Yetunde Kolawole is a Ph.D. candidate working in digital communications at the University of Edinburgh. She’s working on a project that could enable downloading of an HD video in less than a second. Yetunde has previously spent a year working with Ericsson before returning to the UK to start her Ph.D in Edinburgh.
“…I’ve never shied away from a chance to prove myself among boys…”
A chance to prove myself
I’ve always been interested in understanding how things work, and even as a young girl, I was less interested in playing with my toys, and keener to taking them apart to know where the sounds came from! So, it was only natural to go on to pursue a degree in electrical electronics engineering. But I’ll be honest, the fact that it was male dominated was also an added incentive, because I’ve never shied away from a chance to prove myself among boys.
After completing my degree, I went on to pursue a Master’s degree in telecommunications. Then, because I wanted to get hands on experience, not just academia, I went to Nigeria to work for a year with Ericsson, before returning to do my Ph.D. in digital communications.
Working on a project to envision the future of telecommunication
My research is basically about trying to envision telecommunication in the future and the possible challenges it might face, and then crafting solutions before those challenges arise. On a day to day basis, what this looks like is creating models of possible scenarios and using simulations to test their feasibility. Basically, I write a lot of code every day!
I’m very excited to be part of a team working on next generation telecommunications, popularly known as 5G. My focus is on the millimetre wave spectrum, which offers the potential to exponentially increase bandwidth. Simply put, with this technology, it might be possible to download HD video in less than one second!
Let me try to break it down. Many people might not know this, but all the telecommunications we currently have – smartphones, Wi-Fi, online gaming, and of course social media – all of this amazing technology works on specific frequencies of the radio-frequency spectrum, under 6 GHz. The millimetre wave frequencies offer bands that can go as high as 300 Ghz, and our research is all about exploring how to make this happen.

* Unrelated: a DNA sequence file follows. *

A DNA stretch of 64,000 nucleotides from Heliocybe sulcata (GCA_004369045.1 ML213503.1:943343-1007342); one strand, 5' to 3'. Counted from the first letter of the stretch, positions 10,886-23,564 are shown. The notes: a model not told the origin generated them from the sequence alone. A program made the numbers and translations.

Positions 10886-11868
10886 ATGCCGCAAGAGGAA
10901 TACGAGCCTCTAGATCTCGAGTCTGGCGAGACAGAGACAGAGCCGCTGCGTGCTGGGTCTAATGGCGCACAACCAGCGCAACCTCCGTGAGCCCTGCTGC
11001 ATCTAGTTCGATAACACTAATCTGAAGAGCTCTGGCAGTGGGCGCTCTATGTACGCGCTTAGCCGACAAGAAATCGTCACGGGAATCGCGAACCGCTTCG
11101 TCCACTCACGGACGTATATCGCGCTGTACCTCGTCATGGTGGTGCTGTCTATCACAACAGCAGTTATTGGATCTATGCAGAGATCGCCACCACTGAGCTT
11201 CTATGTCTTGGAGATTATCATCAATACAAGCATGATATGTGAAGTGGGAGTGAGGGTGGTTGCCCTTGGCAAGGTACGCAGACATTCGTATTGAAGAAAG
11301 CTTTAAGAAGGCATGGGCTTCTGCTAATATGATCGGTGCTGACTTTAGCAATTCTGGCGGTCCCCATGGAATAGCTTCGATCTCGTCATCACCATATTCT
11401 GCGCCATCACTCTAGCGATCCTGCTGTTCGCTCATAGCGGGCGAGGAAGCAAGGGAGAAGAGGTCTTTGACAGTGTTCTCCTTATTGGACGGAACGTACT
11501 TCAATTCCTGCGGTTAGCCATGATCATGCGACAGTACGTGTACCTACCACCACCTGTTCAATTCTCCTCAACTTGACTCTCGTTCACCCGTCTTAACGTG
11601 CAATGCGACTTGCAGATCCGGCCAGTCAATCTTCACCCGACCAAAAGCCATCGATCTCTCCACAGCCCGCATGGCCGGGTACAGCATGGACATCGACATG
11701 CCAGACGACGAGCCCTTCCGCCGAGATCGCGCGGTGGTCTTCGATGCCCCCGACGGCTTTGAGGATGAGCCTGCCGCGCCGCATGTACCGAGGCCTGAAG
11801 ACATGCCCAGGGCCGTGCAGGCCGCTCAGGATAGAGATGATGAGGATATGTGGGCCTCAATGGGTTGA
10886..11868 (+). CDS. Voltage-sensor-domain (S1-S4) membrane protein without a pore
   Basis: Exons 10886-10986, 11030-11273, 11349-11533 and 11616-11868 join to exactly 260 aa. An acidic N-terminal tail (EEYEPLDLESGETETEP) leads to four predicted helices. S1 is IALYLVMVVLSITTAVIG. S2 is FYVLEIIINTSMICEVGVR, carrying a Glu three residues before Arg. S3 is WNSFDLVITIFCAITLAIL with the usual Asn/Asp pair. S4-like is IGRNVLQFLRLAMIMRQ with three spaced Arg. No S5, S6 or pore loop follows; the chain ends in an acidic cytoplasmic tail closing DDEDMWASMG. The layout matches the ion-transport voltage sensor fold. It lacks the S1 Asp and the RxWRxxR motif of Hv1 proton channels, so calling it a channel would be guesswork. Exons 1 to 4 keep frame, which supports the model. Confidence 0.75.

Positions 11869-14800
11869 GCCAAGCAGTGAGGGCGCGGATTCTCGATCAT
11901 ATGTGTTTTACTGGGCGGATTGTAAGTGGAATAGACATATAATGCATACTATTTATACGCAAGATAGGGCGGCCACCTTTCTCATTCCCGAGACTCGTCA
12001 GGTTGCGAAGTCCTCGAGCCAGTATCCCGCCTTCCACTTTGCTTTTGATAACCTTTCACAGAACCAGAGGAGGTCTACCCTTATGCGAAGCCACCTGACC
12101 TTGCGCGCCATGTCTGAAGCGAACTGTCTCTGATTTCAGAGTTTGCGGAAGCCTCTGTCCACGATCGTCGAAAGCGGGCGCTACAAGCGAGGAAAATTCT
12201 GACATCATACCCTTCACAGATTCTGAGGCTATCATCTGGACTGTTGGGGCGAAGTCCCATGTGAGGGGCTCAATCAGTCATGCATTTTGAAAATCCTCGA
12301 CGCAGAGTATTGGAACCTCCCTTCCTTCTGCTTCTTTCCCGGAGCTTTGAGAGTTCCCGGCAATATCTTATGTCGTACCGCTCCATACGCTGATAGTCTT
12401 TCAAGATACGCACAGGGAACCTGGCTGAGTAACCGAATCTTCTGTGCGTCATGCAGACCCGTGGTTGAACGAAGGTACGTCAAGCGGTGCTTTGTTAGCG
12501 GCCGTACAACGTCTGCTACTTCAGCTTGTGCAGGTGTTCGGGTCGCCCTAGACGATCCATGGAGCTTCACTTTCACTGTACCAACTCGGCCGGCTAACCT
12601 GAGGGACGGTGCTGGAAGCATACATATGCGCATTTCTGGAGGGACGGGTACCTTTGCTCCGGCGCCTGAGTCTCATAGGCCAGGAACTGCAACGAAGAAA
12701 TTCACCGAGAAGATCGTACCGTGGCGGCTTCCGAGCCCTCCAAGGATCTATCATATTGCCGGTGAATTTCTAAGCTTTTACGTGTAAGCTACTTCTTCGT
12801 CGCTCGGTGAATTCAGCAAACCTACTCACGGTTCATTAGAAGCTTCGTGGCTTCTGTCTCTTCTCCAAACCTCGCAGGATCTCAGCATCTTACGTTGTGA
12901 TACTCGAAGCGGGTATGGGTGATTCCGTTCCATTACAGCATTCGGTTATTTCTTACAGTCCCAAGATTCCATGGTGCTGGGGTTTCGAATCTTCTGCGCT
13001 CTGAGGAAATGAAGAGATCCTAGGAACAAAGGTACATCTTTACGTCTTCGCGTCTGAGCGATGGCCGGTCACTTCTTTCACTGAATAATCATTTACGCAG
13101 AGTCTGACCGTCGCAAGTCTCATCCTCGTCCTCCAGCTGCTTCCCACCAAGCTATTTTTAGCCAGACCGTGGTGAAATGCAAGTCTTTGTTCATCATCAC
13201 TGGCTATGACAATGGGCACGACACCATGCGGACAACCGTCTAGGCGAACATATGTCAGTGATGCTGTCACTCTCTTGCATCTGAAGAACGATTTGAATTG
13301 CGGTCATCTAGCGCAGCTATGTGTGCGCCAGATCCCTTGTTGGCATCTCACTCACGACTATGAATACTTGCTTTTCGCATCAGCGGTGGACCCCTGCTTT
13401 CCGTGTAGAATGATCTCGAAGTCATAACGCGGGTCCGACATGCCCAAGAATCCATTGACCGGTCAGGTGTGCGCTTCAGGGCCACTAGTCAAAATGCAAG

What my year working in industry in Nigeria taught me
Working in Nigeria was quite exciting for me after learning about base stations, because I finally got to get my hands dirty doing field work. I got to work on carrying out maintenance work, monitoring performance of sites and fixing base stations that had gone down. I learnt a lot! Two major things that stayed with me were the importance of redundancy (having backups for your backups) and of being on your toes 24/7. Some of the base stations we covered were powering major hospitals, banks and large regions so we couldn’t afford to have them go down at all if possible.
Celebrating International Women in Engineering Day
I’ll be celebrating International Women in Engineering Day this year by participating in the I’m An Engineer, Get me out of here, an online event where I get to do one of my favourite things – explain engineering! It’s a free event where engineers take all sorts of questions from school students about what we do! I’m really looking forward to it.
Events like International Women’s Day matter because they help remind everyone about the issues women face all over the world, and they can help spotlight the inspiring work of women achieving great things against all kinds of odds, which can be a great motivation for girls everywhere.
Advice for other potential female engineers
If you’re a girl or woman interested in engineering but not sure where to start, I’d suggest you begin by talking to other engineers. Talk to male engineers too, because they’re engineers after all and you can gain much from them. But definitely talk to female engineers as well, so you can learn not just about engineering, but specifically about what challenges and opportunities exist for you as a woman.
Digital communications – so many possibilities
I’m in the second year of my Ph.D. right now, and I’m definitely looking to finish right on schedule. As for what’s next, to be honest, I don’t know for sure – there are so many possibilities! That said, I’m seriously considering getting into industry again and engaging what I’ve been working on so far at a more hands-on level.
Nigerian map image credit: By Ukabia (Own work) [CC BY-SA 3.0 (http://creativecommons.org/licenses/by-sa/3.0) or GFDL (http://www.gnu.org/copyleft/fdl.html)], via Wikimedia Commons